I think the synthesis comes when we drop the sacrifice narrative of Augustine and replace it with the Johanine and Pauline symbol of "sin of the world." This recognizes that while everyone is born with the "divine light," they are also born into a world that suppresses their light, that is, in established systems that keep people economically poor, politically excluded, and culturally disrespected. And, to  oppose the Horatio Alger myth, power is a collective noun: the ability to act in concert with others. Power is not authority bestowed from on high. It is taken through organized action.

In Jesus' day the evil was the rule of Rome with its vassal Herod and his high priests in a patronage system that oppressed the common-folk farmers and laborers. Dom Crossan and others think that Jesus was killed not to be a sacrifice to God, but because he attacked that dominating system by treating the common folk as the inheritors of the self-determining "Kingdom of God"--as opposed to the patronage reign of Caesar and Herod's. He associated with and cared more about the "least of these" than he did the patrons. To the ruling class he was a heretic, a traitor, an enemy of church and state. So his light was extinguished, but is illuminated again in every revolutionary community and person.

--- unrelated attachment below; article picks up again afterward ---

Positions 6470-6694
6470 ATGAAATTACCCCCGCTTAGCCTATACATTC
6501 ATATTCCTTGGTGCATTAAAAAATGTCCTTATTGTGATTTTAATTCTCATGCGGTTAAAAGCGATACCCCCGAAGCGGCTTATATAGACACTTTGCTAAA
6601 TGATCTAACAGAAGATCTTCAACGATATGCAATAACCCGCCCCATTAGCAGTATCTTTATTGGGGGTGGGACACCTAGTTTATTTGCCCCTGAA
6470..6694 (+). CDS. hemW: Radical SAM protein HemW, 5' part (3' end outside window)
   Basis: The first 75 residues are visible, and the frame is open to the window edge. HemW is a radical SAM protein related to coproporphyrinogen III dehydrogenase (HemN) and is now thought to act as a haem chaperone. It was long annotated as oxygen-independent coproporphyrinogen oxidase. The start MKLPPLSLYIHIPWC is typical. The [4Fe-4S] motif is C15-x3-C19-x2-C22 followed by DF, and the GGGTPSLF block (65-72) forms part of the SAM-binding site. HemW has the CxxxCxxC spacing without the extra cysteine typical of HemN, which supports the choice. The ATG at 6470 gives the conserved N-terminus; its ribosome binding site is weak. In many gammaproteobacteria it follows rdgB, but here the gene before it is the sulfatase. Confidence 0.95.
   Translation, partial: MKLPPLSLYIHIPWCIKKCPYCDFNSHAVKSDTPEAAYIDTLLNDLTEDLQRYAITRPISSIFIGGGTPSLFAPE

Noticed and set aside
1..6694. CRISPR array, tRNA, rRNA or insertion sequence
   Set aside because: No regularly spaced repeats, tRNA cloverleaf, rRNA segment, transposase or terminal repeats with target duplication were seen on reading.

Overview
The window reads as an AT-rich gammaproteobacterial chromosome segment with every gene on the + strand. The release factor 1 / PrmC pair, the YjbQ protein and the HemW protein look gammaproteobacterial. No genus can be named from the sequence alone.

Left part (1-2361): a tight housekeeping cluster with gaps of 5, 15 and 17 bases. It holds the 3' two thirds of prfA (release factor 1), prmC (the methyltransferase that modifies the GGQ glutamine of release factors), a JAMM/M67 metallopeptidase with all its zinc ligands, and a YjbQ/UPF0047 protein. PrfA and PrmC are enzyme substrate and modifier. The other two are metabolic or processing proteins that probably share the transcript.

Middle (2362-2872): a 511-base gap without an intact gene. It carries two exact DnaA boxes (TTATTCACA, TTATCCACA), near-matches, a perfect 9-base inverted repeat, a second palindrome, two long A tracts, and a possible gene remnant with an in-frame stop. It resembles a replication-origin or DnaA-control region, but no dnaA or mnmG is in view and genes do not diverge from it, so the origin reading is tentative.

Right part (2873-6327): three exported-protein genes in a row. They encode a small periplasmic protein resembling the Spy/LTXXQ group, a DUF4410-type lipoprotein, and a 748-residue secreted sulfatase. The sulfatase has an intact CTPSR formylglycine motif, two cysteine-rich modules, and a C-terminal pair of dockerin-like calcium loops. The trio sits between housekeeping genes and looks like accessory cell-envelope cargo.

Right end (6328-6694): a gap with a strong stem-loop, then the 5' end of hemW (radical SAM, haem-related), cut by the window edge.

In our day, the sin of the world is an economic system that rewards the wealthy and penalizes the poor, a political system under the influence of the wealthy that excludes many from full participation, and a cultural system with a religion that sanctifies class, clan, race, sex, gay, immigrant exclusion. Even Augustine's sacrificial model of morality has been co-opted in this by urging people to suffer with Christ awaiting delivery in patience. That political economy which we have inherited and in which we all participate is the original sin that must be overcome by a true revolution which does not wipe out the past and its institutions, but uses them to radically transform the world and its institutions--including religion and its dogmas.